The short answer to the title of this post is “Probably not,” although many have tried: here, here and here, for example. The reason I think it’d be a challenge isn’t necessarily that there’s so many great episodes — there are — but more because the show is the most blissfully confusing thing to be on television in probably twenty years. On surface, a lot of people look at it and think, “Oh, sociopathic narcissists running a bar in Philadelphia and getting into shit! So it’s like Seinfeld on crack!” Sure, it’s that — and that’s where a lot of the humor comes from. But look at that clip above. That’s close to 12 minutes of jokes and sequences pertaining to the U.S. economy (and how incorrectly The Gang perceives it). A lot of shows won’t go near that stuff. Sunny has gone near that, gun control, welfare, same-sex marriage, and, of course … rape.
The sequence in question — and quite literally, I think this is the only sitcom in history that has addressed the idea of rape and managed to make the topic even remotely comical — is this:
By the way, that overall episode — “The Gang Buys A Boat” — is fairly hysterical, if also for this scene:
Another thing about Sunny that makes the challenge of picking one ultimate episode harder is that it’s a rare show that’s actually gotten better with substantial age. You could argue that a golden period might have been around Season 7-8, but even the most recently televised episode — the beef-squashing one with Zachary Knighton from Happy Endings — was excellent. “The Gang Broke Dee,” which opened Season 9, was a classic. Sometimes I think about it this way, although I think this parallel is a bit busted, but bear with me: Sunny debuted in August 2005; the pilot of How I Met Your Mother was about seven weeks later. No one would really compare these shows, as one is an edgy FX sitcom and one is a toned-down CBS sitcom, but as the latter has aged, it’s gotten semi-pointless — their final season is taking place across the course of one weekend, and it’s tedious and dragging on. It almost seems like NPH, Segel, Radnor, et al don’t want to be there anymore. Even though Mary Elizabeth Ellis had another show (Perfect Couples, which never should have been cancelled) and Charlie Day makes big movies and Glenn Howerton is making out with Mindy Kaling on FOX, you never get the sense that Sunny people don’t want to be there. I actually can’t think of many sitcoms that have substantially improved over the seasons — dramas, yes. Breaking Bad did, but if AMC had forced that show to go another 1.5 years, I’m not sure what would have happened. Mad Men may have hit its peak last year or two years ago, and it has two summers left. The Wire Season 4 is unreal, but Season 5 is … something. But sitcom-wise, all the great ones faded after about Season 8, with the possible exception of The Simpsons (and even there, the glory period is probably Seasons 4-7). It’s Always Sunny, which may or may not get to 11 seasons, is bucking that trend.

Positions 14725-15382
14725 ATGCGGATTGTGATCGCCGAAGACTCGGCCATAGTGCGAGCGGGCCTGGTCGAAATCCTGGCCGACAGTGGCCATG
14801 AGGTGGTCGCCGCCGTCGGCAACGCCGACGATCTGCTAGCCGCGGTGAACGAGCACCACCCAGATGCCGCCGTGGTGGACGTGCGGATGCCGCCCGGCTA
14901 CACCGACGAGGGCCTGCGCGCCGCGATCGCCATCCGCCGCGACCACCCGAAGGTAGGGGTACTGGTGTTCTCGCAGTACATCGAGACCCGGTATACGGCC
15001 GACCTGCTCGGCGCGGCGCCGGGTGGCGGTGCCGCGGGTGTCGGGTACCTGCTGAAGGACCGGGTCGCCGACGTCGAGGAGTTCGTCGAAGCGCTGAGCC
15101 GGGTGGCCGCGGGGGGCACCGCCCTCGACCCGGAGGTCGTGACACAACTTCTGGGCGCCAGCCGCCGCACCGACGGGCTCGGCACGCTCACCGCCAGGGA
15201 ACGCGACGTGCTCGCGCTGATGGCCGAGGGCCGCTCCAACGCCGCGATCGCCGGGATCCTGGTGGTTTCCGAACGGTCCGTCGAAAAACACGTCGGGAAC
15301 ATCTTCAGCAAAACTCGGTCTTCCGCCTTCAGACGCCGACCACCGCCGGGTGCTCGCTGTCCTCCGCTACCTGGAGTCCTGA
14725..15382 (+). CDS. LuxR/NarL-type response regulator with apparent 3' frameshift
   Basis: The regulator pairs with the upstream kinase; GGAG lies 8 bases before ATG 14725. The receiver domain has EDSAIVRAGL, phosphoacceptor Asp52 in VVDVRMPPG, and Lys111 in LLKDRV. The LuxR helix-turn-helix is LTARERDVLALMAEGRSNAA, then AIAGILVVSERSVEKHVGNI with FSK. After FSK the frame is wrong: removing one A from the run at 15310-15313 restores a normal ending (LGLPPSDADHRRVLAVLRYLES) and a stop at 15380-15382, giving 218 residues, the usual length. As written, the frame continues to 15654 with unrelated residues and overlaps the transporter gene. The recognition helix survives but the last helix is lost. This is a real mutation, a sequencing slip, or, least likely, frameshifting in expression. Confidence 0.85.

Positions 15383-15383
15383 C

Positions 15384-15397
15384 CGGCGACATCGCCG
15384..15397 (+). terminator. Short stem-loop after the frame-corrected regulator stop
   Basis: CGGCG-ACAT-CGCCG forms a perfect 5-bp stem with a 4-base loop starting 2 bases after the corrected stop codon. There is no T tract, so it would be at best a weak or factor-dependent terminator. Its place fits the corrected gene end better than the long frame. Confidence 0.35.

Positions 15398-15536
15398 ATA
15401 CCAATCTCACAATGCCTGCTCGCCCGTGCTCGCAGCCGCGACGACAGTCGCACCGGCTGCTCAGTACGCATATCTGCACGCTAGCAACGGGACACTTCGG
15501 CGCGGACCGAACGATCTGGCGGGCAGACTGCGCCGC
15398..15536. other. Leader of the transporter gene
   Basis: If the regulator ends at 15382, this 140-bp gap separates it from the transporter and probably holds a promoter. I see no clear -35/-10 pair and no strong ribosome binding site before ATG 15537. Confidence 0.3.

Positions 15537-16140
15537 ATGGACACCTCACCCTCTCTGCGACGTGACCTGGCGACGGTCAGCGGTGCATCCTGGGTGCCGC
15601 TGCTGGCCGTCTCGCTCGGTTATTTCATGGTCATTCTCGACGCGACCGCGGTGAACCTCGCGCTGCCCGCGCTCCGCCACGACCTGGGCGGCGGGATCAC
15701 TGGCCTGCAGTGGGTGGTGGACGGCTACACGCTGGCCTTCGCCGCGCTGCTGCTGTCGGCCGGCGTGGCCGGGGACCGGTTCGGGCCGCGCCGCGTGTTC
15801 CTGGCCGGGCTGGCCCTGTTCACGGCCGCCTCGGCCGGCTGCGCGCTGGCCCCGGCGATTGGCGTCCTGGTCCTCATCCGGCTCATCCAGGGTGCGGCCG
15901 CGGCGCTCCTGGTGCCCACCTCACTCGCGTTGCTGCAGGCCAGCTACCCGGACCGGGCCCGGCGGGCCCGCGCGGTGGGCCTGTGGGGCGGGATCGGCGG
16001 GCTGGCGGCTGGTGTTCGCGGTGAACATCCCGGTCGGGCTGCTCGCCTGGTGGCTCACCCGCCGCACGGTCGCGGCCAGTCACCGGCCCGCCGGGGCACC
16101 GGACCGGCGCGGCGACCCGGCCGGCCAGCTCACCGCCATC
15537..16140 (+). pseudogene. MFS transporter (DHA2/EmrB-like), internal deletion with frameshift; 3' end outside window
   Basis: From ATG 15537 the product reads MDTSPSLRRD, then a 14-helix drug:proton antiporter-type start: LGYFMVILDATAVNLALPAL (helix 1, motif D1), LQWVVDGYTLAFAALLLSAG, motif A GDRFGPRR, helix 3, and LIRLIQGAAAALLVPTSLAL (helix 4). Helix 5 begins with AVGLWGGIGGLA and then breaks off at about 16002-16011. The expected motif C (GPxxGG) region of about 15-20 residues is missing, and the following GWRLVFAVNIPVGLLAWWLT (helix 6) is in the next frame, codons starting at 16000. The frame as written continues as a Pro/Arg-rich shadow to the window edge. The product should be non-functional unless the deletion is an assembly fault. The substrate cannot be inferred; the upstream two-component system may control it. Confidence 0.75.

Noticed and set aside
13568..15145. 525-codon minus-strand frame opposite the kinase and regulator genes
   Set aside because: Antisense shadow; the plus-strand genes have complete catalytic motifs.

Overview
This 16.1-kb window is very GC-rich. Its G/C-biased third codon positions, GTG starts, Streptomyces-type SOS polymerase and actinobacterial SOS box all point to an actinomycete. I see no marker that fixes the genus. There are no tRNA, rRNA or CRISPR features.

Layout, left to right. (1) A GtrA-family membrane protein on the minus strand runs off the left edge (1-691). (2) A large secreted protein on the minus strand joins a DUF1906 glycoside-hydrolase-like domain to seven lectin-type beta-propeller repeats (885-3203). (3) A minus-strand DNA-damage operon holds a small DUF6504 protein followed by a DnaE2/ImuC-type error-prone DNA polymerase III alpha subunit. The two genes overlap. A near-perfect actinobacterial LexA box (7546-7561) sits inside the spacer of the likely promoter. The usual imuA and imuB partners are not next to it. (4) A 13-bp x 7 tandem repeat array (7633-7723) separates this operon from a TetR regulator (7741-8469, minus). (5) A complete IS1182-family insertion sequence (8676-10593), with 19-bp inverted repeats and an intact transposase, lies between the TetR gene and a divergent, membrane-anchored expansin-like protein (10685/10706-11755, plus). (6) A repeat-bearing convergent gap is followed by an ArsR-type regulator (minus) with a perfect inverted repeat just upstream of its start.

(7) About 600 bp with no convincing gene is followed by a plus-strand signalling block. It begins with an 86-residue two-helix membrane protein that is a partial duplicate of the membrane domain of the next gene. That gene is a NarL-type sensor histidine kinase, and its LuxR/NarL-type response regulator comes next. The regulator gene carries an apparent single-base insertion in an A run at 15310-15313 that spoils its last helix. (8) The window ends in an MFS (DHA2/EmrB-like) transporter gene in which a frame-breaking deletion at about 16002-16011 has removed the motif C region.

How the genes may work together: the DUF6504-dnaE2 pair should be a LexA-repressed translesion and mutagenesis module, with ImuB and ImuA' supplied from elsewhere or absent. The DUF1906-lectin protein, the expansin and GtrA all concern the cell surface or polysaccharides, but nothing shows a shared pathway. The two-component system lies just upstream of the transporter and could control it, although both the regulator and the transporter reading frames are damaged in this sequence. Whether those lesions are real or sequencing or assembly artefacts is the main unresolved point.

Final thing before we rip into a few episodes: I really enjoy the fact that Sunny seems like a legitimate family off-set. McElhenney and Olson are married (with two kids), Ellis and Day are married (with 1 kid), and almost all the episodes are written and directed by about the same group of seven people. You almost never see that model on a TV show. It’s gotten more expensive to produce, yes, and that’s seemingly a factor in the 11th season discussion, but you get the sense that if you hung out on set with these people, they’d be legitimately tight. Sometimes I wonder how Emily Deschanel — who is married to David Hornsby in real life — fits into the whole thing. I wonder if she’s tight with Olson and Ellis. These might be great mysteries I never solve.
As for episodes — probably too hard to pick a No. 1. I’ve been sick the last couple of days and watching rips of episodes, and the Pepe Silvia freakout might be one of the best scenes ever:
I’m also really partial to “The Gang Dances Their Asses Off,” which you don’t often see make a lot of these lists. Here’s one small clip:
(If you watch that episode, the Sklar Brothers as really typical local DJs is pretty funny, and I don’t normally find the Sklar Brothers that funny.)
“You see that sign there that says ‘Toxic Spill?’ What’s that?’
“Disregard that, Frank. It’s a bunch of liberal bullshit.”
The Jersey Shore episode has so much depravity — the hobos under the boardwalk, the killing of the doctor, “getting ripshit on ham” — that it might be the perfect representative episode in some ways.
Terrible, but funny:
Because I could go on like this for hours, I’ll just embed a good scene compilation right now and let it be:
The more I rip through these, I honestly might call it the greatest comedy ever on television. A reach? Perhaps. But almost nothing gets after it so frequently, and for so long, and hell, almost nothing in TV history ever had the power to turn this guy —
— into a millionaire and respected content producer.
Now if we don’t get a Season 11 … will we get a movie?